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Date: Wed, 13 May 2020 12:34:23 -0700
From: Michael Forney <>
To: Rich Felker <>
Subject: Re: Re: [musl-cross-make] [PATCH v2] litecross: Fix system
 header dir when building native toolchains

On 2020-05-13, Rich Felker <> wrote:
> On Wed, May 13, 2020 at 11:48:57AM -0700, Michael Forney wrote:
>> It is not relative to /, it is relative to the sysroot, which is
>> determined dynamically based on the location of the compiler binary.
> Yes, and what that means is that use of sysroot is just completely
> wrong for NATIVE=y. I was under the impression that sysroot was
> necessary for making a relocatable toolchain but I've since come to
> believe that was a misconception. Is that so?

I believe that a sysroot is necessary for making a relocatable
toolchain, but it doesn't matter if it is /, /$TARGET, or something
else. If you build with --with-sysroot, gcc will look for headers
relative to itself, and will not look in /.

What doesn't seem to be possible is a "half-relocatable" toolchain,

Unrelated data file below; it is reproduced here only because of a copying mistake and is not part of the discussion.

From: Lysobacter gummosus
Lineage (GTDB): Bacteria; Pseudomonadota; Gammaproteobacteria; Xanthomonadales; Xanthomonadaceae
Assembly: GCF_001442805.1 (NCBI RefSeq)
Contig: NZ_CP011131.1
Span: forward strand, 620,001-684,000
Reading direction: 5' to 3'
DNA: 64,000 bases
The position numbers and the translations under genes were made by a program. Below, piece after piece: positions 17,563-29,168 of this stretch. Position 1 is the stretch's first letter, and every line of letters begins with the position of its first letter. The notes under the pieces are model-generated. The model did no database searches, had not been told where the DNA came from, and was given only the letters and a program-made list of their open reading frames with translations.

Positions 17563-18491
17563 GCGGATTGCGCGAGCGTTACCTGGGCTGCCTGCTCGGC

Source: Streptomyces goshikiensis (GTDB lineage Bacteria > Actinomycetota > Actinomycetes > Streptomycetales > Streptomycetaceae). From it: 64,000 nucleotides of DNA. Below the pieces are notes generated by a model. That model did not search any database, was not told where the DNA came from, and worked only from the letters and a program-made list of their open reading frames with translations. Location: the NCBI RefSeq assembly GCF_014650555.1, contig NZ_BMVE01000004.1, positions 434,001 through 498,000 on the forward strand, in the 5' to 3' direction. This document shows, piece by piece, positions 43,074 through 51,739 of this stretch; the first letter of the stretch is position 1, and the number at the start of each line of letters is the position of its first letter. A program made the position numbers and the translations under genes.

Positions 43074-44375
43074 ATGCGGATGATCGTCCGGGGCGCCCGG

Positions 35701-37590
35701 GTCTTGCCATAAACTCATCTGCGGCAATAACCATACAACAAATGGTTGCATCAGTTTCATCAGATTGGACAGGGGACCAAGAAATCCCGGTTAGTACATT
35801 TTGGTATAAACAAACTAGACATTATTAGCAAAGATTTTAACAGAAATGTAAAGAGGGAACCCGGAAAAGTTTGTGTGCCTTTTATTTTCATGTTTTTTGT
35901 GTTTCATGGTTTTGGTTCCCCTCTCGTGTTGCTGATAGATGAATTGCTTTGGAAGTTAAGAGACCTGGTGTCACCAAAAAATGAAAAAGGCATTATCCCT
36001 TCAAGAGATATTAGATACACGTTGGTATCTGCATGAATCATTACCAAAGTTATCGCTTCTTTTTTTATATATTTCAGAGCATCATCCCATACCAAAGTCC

where it searches both in /include relative to the relocated sysroot,
and /usr/include on the target system. Perhaps there is some trick or
patch that could make this work.

> I think it would work to pass --with-native-system-header-dir=/include
> for cross and "self-targeting cross" compilers and that this would
> allow dropping the usr symlink for these cases, and to make NATIVE=y
> stop using sysroot at all (and not use this option). (NATIVE=y should
> be more than just $HOST=$TARGET.)

But until this NATIVE=y refactoring, shouldn't we fix native
toolchains to at least be able to find musl headers? It seems your
intention is to search for headers in both /usr/include and
$SYSROOT/include, but currently, neither of those is searched, only
$SYSROOT/usr/include which does not exist.

My patch is intended to just fix this incorrect path, not to change
the meaning of NATIVE=y. Such a change should probably involve
coordination of Zach van Rijn and Laurent Bercot, both of whom
distribute pre-built native toolchains (currently containing a usr ->
. symlink). Consumers of those toolchains probably expect a
self-contained, relocatable toolchain, since that's what they are
currently getting.

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